And it’s on with the spokes. The first one I’m lucky, the guy in the bike-shop fixes me up with a new tire and a complete check-up, free of charge. The second one as well, and though the third one follows suit, I decide to stop tempting fate and get the equipment to fix them, though it’s a really complicated procedure, and I’m not sure I can do it (they basically “tune” the spokes). In the end I will have to buy a new, heavy-duty wheel anyway, three days later.

As for Washington, DC, it’s express visit (White House, Capitol Hill, Lincoln Memorial) and express departure. I should really stay longer, but it’s too early for resting in the trip and I wanna get away from cities, although this one proves to be better than I expected.

What I learnt from this day: If you don’t learn the basics, life will keep putting a spoke into your wheel

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Day 6 – August 23: Bowmansville, PA – Manchester, MD

And it’s on with the flat tires. First one early in the morning. I get to the next building of that weird reserve in which I pitched my tent, despite the signs telling me not to trespass (but if I heeded those kind of signs, I wouldn’t pitch my tent much). In this case however, it turns out it’s a penitentiary facility for minors. A lot of rapists and murderers and such. They are happy to help me though (the staff, not the rapists). Couple of kilometers on and I’m flat again. Hitch a ride to the nearest gas station. Change the tube. So badly it explodes two kilometers onwards. Next one holds for the day.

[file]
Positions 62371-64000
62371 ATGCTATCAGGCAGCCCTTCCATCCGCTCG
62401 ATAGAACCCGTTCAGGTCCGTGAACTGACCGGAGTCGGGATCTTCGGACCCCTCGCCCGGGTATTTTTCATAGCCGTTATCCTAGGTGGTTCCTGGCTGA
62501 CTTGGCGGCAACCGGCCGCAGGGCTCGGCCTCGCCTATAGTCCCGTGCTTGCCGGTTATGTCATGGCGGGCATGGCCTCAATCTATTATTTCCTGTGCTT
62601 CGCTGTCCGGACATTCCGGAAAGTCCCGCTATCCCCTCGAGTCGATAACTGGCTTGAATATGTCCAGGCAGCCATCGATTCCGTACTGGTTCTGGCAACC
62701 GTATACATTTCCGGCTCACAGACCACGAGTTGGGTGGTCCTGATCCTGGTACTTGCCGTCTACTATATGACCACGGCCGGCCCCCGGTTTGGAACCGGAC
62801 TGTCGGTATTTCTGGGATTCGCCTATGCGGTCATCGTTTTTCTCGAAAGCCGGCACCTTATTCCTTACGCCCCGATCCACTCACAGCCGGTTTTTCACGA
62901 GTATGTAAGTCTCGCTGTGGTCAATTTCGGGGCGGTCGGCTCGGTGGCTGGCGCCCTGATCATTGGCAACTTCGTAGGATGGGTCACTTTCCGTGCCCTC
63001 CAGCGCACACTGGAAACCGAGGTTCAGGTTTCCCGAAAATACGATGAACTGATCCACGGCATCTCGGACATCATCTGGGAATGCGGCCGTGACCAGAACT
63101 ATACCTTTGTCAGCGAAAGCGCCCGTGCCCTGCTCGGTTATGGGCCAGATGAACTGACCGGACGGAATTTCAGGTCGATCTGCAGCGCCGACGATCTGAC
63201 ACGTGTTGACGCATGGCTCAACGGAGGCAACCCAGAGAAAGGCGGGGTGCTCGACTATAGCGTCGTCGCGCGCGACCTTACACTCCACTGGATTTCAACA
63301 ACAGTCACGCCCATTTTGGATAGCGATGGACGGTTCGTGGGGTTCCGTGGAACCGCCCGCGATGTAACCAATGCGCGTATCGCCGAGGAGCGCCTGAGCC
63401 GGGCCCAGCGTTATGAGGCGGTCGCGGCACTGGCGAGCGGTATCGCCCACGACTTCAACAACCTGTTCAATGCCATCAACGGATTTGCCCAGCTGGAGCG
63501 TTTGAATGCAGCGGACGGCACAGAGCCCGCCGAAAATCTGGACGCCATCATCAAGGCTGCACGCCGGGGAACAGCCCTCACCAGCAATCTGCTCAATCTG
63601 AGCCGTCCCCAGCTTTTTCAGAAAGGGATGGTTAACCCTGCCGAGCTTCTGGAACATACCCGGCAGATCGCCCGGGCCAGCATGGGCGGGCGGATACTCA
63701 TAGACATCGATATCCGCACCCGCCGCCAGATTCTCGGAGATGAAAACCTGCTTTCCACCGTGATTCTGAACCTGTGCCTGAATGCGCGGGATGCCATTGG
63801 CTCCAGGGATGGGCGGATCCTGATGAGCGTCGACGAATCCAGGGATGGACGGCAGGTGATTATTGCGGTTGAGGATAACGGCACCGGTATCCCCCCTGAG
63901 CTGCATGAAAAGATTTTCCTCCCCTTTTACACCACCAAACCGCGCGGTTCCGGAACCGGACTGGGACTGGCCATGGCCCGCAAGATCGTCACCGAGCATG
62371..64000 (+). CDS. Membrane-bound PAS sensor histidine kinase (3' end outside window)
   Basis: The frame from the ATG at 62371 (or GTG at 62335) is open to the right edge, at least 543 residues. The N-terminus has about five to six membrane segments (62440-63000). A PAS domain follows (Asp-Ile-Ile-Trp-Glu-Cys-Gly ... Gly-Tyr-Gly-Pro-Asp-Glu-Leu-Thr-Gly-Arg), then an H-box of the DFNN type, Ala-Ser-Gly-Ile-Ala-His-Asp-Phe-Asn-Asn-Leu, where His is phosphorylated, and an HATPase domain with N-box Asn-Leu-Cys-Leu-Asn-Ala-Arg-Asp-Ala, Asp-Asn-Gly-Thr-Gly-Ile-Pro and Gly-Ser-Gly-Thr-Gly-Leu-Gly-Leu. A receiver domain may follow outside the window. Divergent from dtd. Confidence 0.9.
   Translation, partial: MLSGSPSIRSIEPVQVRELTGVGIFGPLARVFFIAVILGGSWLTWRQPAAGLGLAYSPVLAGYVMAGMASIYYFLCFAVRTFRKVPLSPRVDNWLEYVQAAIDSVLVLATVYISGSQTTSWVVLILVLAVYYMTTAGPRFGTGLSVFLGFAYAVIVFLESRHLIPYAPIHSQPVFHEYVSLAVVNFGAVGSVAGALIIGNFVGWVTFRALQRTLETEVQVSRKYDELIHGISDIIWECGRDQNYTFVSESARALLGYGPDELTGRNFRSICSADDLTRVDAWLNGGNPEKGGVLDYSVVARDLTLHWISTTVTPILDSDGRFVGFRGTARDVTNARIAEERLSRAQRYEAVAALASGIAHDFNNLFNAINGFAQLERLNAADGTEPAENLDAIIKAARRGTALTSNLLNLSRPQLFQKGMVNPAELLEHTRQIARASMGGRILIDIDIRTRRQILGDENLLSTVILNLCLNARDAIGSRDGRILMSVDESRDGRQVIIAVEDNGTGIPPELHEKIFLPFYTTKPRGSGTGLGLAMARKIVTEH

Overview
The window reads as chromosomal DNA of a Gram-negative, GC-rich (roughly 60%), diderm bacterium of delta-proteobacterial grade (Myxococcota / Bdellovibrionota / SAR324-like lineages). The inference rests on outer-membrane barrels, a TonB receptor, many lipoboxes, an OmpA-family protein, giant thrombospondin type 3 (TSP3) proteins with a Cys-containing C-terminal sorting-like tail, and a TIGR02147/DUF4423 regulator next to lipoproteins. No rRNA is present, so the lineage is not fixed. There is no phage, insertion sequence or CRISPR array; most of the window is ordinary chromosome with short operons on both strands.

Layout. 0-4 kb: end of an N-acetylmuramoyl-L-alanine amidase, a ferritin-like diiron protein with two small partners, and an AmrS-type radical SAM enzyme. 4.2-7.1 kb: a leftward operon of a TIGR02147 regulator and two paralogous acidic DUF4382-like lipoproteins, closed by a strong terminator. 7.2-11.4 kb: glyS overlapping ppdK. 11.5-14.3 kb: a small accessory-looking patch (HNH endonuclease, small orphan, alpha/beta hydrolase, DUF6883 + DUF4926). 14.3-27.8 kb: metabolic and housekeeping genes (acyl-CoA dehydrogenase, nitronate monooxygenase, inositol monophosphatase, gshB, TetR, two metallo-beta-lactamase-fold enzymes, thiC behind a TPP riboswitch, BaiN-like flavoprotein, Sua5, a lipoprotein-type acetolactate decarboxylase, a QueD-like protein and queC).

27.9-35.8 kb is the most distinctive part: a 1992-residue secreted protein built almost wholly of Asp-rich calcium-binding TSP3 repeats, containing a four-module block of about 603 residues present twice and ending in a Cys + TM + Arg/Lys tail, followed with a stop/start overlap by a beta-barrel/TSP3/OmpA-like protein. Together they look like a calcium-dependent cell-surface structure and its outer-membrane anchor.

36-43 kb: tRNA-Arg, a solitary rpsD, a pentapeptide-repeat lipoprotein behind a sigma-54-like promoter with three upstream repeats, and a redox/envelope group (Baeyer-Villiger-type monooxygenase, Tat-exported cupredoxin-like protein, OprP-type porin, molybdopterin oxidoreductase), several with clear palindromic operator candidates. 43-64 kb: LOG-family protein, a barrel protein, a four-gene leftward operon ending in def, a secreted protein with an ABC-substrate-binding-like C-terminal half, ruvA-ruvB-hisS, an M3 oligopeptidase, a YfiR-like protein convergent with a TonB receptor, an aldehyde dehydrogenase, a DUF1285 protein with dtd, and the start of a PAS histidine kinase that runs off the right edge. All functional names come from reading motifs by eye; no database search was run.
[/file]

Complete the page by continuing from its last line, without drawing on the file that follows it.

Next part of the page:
What I’ve learnt from this day: When you get tired of wasting time you find yourself learning the essentials


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Day 5 – August 21st: Columbia, NJ – Bowmansville, PA -100km

As mentioned before, the itinerary has been quite disappointing so far…it’s a lot of highways and interstates and breathing in exhaust and the sweet-sickening smell of run-over animals’ carcasses that litter the side of the road (so many it is quite frightening…with vultures getting in on the fun and being run-over in turn…I spare you the pictures.

All of which doesn’t really add to your average bikers happiness, especially because this particular itinerary of supposed “bicycle lanes” (pretty much every lane that you can ride a bike on if you don’t mind near-death experiences involving 16-ton-trucks, noise and pollution) adds a couple of hundred miles, leading me down the Atlantic Coast (not the most straightforward way to go about crossing from East to West)…So although I subserviently do as instructed and stick to the plan, already the seed of discontent and rebellious divergence is planted in my mind and growing…I will act on it and divert from the road soon…and pay the price…


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Day 4 – August 20th: Conshohocken – Columbia, 90km